Ancient Roman amethyst intaglio of Fortuna, dated to the 1st century BCE to the 1st century CE. Found in the Hermitage Museum, though the image has been edited by me.
From the source:
Goddess of happiness, chance and good luck, Fortune was one of the most revered gods in ancient Rome. Her permanent attribute was a cornucopia, or a horn of plenty, with which it was represented on this amethyst intaglio (stone with incised relief carving) by the famous carver Hyllos. Being the son of the renowned carver Dioskourides, the founder of the school of Roman carvers in the Early Roman Empire, Hyllos was well acquainted with the ancient traditions of glyptic art (miniature carving on coloured minerals). Of all the variety of styles he preferred the generalized and laconic manner of Greek Classical art of the 5th century BC. This bust of the goddess is cut harmoniously into the oval form, filling it entirely. Depicted in full face, Fortune has regular features and bears a calm expression. This marvellously executed intaglio is all the more valuable in that it has the name of the artist inscribed in Greek.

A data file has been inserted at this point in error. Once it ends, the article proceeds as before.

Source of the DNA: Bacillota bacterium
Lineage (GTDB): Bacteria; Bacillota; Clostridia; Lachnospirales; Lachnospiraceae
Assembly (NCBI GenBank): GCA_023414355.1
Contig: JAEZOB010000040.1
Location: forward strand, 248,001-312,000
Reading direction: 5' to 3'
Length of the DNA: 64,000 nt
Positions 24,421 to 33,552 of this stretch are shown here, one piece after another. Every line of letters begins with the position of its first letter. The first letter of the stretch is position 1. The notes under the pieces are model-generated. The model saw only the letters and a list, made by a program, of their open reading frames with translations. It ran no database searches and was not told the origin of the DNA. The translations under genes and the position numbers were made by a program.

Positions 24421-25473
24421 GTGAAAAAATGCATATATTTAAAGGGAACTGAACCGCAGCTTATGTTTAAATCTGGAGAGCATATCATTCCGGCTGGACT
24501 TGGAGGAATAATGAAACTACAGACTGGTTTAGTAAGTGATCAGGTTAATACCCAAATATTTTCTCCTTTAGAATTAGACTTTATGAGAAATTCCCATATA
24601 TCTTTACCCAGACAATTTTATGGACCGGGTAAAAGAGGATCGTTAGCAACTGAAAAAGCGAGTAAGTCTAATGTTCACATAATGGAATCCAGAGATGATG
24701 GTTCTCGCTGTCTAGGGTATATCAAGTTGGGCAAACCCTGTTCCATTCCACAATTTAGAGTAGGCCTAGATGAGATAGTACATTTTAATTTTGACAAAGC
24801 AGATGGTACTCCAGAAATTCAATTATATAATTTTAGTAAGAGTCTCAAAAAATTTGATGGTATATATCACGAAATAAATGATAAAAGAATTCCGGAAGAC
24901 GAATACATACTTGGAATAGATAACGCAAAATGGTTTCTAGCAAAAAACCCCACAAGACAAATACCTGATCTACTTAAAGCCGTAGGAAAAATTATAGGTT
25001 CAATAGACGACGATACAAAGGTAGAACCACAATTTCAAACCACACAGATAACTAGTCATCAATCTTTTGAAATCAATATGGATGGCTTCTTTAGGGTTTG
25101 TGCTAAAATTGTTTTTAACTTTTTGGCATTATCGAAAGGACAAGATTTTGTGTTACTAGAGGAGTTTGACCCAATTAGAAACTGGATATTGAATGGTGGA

Two Ancient Egyptian gold rings, the ring on the left dating to the Roman period (1st-2nd century CE), perhaps with the goddesses Nephthys and Isis intertwined. The ring on the right dates to 664-343 BCE, the hieroglyphs inscribed mentioning perhaps the goddess Sekhmet and the god Hapy. Both images found on Christie’s.
Hellenistic gold bracelets of intertwining snakes with end terminals of Isis and Serapis, knots of Herakles formed in the middle. The bracelets date to the 1st century BCE and are currently located in the Benaki Museum in Athens.